Today's Irish surnames are underpinned by a multitude of rich histories. The name Garvynd originally appeared in Gaelic as O Gairbhin, derived from the word "garbh," which means "rough."
(Irish:Tír Eoghain), the ancient territory of the O'Neills, now in the Province of
from very ancient times.
This web page shows only a small excerpt of our Garvynd research.Another 269 words (19 lines of text) covering the years 1000, 1527 and 1595 are included under the topic Early Garvynd History in all our PDF Extended History products and printed products wherever possible.
Names from the Middle Ages demonstrate many spelling variations
. This is because the recording scribe or church official often decided as to how a person's name was spelt and in what language. Research into the name Garvynd revealed many variations, including Garvin, Garvey, Garwin, Garvine, Garven, Garvan, Garvy, Garvie, Garwen and many more.
To escape the religious and political discrimination they experienced primarily at the hands of the English, thousands of Irish left their homeland in the 19th century. These migrants typically settled in communities throughout the East Coast of North America, but also joined the wagon trains moving out to the Midwest. Ironically, when the American War of Independence
began, many Irish settlers took the side of England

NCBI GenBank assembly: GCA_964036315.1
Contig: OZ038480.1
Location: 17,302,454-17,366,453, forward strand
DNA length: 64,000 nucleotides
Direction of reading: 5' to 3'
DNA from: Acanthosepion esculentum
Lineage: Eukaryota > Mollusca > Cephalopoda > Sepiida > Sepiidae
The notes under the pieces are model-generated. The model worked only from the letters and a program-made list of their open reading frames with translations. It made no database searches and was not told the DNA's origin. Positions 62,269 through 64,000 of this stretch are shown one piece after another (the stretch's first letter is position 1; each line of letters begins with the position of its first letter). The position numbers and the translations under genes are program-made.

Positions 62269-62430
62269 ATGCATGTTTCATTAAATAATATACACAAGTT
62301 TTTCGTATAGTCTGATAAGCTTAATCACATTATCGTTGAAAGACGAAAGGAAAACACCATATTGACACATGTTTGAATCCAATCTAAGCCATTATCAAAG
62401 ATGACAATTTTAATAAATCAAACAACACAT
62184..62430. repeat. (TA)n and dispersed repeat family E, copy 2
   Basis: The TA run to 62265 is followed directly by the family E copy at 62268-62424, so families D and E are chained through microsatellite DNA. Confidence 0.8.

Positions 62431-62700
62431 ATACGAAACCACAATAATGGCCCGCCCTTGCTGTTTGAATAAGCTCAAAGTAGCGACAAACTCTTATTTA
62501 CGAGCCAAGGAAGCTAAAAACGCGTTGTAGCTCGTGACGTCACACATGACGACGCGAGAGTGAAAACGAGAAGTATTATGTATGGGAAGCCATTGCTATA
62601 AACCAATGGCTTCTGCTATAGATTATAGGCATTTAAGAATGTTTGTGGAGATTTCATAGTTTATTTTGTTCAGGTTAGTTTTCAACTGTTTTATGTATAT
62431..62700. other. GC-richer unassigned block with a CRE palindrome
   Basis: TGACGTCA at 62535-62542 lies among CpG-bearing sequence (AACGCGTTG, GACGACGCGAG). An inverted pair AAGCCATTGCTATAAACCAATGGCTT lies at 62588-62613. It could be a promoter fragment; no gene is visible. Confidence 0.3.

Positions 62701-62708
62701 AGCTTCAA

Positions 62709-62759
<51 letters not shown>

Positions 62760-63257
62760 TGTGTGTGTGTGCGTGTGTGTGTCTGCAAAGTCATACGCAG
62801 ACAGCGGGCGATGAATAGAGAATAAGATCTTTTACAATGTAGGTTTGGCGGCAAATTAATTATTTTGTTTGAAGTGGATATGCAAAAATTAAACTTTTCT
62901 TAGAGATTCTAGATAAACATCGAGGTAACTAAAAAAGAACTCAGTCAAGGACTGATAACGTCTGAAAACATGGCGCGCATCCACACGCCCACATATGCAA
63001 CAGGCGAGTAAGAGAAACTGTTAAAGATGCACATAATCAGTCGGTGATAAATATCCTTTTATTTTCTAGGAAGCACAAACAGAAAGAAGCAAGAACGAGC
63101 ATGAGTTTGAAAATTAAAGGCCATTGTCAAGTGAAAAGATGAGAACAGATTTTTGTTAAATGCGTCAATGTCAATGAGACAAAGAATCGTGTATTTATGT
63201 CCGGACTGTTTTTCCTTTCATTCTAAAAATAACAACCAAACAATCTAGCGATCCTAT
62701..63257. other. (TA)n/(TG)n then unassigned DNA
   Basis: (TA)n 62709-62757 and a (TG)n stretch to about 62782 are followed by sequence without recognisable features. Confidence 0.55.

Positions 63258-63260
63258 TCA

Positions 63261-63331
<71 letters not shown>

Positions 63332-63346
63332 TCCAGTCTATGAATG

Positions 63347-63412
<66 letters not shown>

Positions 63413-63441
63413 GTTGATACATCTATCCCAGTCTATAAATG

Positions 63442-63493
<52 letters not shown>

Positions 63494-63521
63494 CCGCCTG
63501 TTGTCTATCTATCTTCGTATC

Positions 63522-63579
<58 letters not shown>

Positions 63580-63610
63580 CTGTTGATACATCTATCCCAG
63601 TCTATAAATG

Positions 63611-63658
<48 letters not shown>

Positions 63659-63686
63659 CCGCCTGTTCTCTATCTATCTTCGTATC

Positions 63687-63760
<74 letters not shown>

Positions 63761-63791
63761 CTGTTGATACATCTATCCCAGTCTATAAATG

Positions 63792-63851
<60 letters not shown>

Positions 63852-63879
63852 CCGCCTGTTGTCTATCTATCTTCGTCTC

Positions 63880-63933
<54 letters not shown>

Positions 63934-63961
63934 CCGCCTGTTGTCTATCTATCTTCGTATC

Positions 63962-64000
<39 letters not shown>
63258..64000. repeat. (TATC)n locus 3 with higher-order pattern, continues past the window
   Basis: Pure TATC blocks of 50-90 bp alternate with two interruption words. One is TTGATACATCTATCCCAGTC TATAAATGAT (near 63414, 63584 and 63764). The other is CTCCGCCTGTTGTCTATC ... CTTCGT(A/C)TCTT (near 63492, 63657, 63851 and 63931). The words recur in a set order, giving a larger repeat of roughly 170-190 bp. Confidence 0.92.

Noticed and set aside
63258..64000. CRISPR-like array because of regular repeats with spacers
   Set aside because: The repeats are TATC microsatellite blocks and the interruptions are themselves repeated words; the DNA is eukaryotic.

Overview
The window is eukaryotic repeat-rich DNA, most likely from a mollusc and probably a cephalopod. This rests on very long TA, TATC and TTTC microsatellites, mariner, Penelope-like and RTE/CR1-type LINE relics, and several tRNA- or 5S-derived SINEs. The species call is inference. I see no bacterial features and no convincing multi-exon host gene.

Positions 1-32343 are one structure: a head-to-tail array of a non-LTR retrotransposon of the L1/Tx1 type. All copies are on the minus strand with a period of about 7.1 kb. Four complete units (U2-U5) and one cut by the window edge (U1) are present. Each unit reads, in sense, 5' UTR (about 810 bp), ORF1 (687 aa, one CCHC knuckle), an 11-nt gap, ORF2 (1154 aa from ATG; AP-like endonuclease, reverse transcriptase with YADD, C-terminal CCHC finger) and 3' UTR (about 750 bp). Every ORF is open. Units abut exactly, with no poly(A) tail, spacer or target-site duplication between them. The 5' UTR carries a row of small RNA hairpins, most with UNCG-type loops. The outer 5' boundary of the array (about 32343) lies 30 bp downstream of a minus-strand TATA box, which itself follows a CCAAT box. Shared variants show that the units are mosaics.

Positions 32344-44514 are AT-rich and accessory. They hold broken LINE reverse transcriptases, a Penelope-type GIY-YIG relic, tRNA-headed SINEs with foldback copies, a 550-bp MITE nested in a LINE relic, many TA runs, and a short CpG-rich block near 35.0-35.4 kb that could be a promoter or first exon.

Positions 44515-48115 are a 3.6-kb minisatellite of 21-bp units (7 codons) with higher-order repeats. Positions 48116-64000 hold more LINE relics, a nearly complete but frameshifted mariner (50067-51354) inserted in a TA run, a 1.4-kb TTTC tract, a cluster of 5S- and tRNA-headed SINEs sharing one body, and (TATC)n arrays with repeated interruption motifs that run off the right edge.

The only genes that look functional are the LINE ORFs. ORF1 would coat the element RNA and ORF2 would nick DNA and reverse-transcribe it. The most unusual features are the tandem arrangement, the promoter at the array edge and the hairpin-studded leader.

, and at the war's conclusion moved north to Canada. These United Empire Loyalists, were granted land along the St. Lawrence River and the Niagara Peninsula. Other Irish immigrants settled in Newfoundland, the Ottawa Valley, New Brunswick and Nova Scotia. The greatest influx of Irish immigrants, however, came to North America during the Great Potato Famine
of the late 1840s. Thousands left Ireland
at this time for North America and Australia
. Many of those numbers, however, did not live through the long sea passage. These Irish settlers to North America were immediately put to work building railroads, coal mines, bridges, and canals. Irish settlers made an inestimable contribution to the building of the New World. Early North American immigration records have revealed a number of people bearing the Irish name Garvynd or a variant listed above, including: James Garvey who settled in Virginia in 1680; Daniel Garvin, an 'enforced' Irish emigrant, sent to America in 1742; Patrick Garve, who settled in Pennsylvania in 1773.